Essential Tips for Flipping Houses Like a Pro

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Contributor, Benzinga
September 15, 2023

Buying a house for resale has been a phenomenon in real estate investing since the end of the 20th century. Reality TV shows starring house flippers helped amplify the strategy to everyday investors around the world. 

House flipping has experienced a surge in popularity over the last decade. After a 

downturn during the 2008–2009 recession, the average gross profit from a single flipped house has nearly doubled in the last 10 years.

How can you best take advantage of this profit-making opportunity? Here are some tips for flipping houses to consider.

Why Increasing Property Value Can Increase Profits

The goal of a home flipper is to earn income by raising a property’s value in the real estate market. Generally, this aim is achieved by making home improvements and increasing the property’s curb appeal. The owner holds on to the property long enough to boost their equity in the house then resells it at a higher price to gain profits.

A few flippers hold on to their houses for a long time without making many improvements at all. Property values usually appreciate on their own over the years, especially in growing housing markets. Some house flippers avoid renovation costs and stay patient while their equity increases.

Still, the image of a handyman taking a sledgehammer to drywall remains the popular perception of a house flipper. Those who aren’t afraid of a little sweat may realize profits in relatively short order if they follow the right path.

Best Tips for Increasing Your ROI Flipping Houses

Before you begin your adventure, here are some tips and strategies that can help you come up with a solid plan to flip houses.

Research and Analysis

For a prospective house flipper, research entails targeting a promising housing market and identifying the right location. Professional flippers study the real estate market and review other resold flipped homes to analyze profit potential. They often seek recently foreclosed homes that won’t take as much work to flip.

Other flippers prefer distressed homes or those in need of extensive repair. In those cases, research on renovation costs and other homes’ after-repair value (ARV) can be especially beneficial. A trusted real estate agent may have easy access to that information. 

Develop a Budget

One reason some house flips don’t succeed is the investor’s failure to set a realistic budget. Renovation costs involve more than contractors, materials and equipment. A well-planned renovation budget includes analyzing the costs for:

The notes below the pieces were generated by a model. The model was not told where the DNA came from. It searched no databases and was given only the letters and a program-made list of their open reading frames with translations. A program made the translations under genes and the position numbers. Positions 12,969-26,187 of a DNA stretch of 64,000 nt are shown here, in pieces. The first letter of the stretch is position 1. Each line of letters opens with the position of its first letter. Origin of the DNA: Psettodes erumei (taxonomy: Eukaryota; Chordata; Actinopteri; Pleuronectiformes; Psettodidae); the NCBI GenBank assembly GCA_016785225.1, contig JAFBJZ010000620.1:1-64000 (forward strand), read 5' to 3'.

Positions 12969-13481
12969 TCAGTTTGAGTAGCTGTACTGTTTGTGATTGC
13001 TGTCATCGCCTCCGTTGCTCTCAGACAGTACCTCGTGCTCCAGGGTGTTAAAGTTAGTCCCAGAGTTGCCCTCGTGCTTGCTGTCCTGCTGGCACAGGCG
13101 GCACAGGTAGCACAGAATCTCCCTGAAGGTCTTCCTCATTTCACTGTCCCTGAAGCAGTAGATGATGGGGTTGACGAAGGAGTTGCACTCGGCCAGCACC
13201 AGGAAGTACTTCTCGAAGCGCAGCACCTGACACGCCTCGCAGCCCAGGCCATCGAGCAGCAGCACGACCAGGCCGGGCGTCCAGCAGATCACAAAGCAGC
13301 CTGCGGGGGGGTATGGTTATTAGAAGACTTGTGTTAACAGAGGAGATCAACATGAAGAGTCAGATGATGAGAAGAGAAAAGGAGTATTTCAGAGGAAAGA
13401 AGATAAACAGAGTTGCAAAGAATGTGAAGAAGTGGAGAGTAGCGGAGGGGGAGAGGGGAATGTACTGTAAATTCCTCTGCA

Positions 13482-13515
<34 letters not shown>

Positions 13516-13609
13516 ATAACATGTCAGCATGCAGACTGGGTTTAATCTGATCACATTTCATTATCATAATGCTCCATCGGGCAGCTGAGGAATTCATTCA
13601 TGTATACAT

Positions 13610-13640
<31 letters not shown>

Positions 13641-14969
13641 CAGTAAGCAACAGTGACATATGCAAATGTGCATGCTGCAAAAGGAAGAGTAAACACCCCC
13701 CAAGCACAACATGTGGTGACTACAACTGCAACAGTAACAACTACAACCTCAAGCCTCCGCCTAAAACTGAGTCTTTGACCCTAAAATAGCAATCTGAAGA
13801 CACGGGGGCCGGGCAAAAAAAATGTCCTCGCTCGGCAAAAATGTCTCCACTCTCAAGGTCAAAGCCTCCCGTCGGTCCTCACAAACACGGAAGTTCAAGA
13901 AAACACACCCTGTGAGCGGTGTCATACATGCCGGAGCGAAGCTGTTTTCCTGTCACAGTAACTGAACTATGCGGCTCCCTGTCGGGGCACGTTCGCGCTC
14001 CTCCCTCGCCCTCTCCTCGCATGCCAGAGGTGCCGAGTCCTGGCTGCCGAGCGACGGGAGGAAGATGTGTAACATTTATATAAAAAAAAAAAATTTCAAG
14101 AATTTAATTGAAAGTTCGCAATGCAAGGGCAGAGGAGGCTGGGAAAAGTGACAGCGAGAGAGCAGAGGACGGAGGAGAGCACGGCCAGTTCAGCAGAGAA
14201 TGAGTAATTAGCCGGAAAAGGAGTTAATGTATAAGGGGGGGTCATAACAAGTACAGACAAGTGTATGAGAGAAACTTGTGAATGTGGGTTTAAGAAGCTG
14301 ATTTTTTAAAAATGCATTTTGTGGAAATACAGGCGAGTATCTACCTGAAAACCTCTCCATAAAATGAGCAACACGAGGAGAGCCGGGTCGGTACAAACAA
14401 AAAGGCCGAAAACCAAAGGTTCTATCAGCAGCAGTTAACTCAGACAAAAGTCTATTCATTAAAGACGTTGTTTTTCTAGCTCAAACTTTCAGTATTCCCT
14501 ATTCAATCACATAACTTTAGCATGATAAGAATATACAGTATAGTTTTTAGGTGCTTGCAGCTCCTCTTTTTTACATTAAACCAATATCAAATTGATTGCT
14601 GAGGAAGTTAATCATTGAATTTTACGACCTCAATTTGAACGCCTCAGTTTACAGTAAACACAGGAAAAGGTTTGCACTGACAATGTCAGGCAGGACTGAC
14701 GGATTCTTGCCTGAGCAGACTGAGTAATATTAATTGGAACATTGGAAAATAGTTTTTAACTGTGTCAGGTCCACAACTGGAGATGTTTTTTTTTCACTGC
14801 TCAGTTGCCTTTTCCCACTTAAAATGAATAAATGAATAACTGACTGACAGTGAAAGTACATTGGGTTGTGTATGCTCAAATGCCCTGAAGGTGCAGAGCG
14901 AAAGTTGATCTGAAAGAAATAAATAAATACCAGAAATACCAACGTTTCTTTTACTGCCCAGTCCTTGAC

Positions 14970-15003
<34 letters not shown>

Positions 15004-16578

• Purchase price: How much the flipper pays for the property, including closing costs and mortgage lender fees
  • Repair expenses: Renovation costs, including materials, equipment, labor and permits
  • Contingency fund: A portion of the budget covering unforeseen expenses in emergencies
  • Holding and financing fees: Recurring expenses like insurance, property taxes, loan interest rates, utilities and other financing charges
  • Consultation fees: Fees for contractors, property inspectors, real estate agents, financial experts and other professionals
  • Compliance costs: Money spent to make a property compliant with environmental and safety regulations

The budgeting phase is also a good time to set a project timeline, which helps the flipper prioritize certain repairs or issues and monitor project expenses as they come up.

Assessing Potential Profitability

As a house flipper sets up their budget, they should also estimate their potential income from the project. Some of the factors to be considered include the following.

After-Repair Value (ARV)

ARV is the project market value of the property after the flip is complete. It’s calculated using several factors, including sales prices of comparable properties, market patterns and trends and the scope of the repair effort.

Potential Profit Margin 

Profit margin is the percentage profit that a home flipper will make when a property is resold. It’s calculated by dividing net profit by the total amount of investment, then multiplying the result by 100. Net profit is how much a flipper makes after deducting fees and costs from the gross profit.

Return on Investment (ROI)

ROI is similar to profit margin. While profit margin focuses on the viability of a single flipped house, ROI is applied more broadly to the entire portfolio of a house flipper’s investments. It’s a crucial figure for house flippers taking on multiple properties at the same time.